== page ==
There are 10 states that allow medically assisted suicide. Critics of such laws say that without the residency requirements, states run the risk of becoming assisted suicide tourism destinations.

Vermont’s law, which has been in effect since 2013, allows doctors to prescribe lethal medication to people with an incurable disease that is expected to kill them within six months.

Last May, Vermont became the first state in the nation to change its physician-assisted suicide law to allow terminally ill people from out of state to take advantage of it to end their lives.

Bluestein sued Vermont in federal court in 2022, claiming that its residency requirement violated the Constitution’s commerce, equal protection, and privileges and immunities clauses.

Supporters say the law has strict safeguards, including a requirement that those who want to use it be able to make their health care decisions and communicate to a doctor.

Patients are required to make two requests verbally to the doctor over a certain time frame and then submit a written request, signed in the presence of two or more witnesses who are not interested parties.

The witnesses must sign and confirm that patients apparently understood the nature of the document and were free from coercion or undue influence at the time.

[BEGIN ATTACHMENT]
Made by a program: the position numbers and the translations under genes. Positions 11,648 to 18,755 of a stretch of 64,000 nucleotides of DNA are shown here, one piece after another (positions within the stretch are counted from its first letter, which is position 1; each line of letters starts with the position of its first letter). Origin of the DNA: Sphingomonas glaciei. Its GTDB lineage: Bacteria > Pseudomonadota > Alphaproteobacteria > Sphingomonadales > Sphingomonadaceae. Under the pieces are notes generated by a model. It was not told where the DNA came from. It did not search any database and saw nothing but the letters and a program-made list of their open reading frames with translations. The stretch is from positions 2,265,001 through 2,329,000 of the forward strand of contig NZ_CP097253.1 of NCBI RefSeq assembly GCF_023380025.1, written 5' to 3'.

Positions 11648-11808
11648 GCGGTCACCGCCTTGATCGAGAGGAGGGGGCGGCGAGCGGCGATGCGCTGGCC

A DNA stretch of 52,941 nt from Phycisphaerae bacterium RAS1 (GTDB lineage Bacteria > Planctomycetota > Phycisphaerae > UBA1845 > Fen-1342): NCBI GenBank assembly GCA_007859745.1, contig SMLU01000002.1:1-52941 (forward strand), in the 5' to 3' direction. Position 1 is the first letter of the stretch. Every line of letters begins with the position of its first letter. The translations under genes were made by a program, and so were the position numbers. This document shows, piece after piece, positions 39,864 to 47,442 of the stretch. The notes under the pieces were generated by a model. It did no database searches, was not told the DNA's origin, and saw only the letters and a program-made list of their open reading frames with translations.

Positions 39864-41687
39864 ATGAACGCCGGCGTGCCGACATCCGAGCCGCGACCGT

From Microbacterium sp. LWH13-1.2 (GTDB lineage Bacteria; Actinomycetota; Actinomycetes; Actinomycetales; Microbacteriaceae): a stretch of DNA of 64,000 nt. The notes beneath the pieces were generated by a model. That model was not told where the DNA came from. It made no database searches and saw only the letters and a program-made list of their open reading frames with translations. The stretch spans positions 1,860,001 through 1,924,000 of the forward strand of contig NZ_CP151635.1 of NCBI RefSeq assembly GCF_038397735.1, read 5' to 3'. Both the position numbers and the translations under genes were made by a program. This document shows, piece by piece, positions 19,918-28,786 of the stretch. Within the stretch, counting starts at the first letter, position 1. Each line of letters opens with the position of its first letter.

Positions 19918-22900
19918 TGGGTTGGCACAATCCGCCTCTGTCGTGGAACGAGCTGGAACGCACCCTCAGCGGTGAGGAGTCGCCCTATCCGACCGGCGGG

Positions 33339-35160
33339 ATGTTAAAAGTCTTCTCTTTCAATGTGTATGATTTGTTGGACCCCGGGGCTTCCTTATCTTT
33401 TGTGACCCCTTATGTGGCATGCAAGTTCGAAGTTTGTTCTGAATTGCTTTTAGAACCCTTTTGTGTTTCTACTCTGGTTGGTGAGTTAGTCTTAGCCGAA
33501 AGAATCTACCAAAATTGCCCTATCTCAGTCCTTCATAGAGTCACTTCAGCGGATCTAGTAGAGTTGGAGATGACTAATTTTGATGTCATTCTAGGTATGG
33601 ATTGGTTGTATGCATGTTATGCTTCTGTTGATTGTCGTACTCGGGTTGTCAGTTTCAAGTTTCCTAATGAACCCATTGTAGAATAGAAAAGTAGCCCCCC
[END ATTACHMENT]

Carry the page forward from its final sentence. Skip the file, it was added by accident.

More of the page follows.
Others express moral opposition to assisted suicide, saying there are no safeguards to protect vulnerable patients from coercion.

Bluestein, a lifelong activist who has advocated for similar legislation to be passed in Connecticut and New York, which has yet to happen, wanted to make sure she didn’t die like her mother, in a hospital bed after a long illness.

She said last year that she wanted to die surrounded by her husband, children, grandchildren, wonderful neighbors, friends and dog.

“I wanted a death that was meaningful, but that didn’t take forever … for me to die,” she insisted.

“I want to live the way I always did, and I want my death to match the way I always wanted my life to be,” Bluestein said.

Her last words were: ‘I’m so glad I don’t have to do this (suffer) anymore,’ her husband, Paul, wrote in an email to the group Compassion & Choices.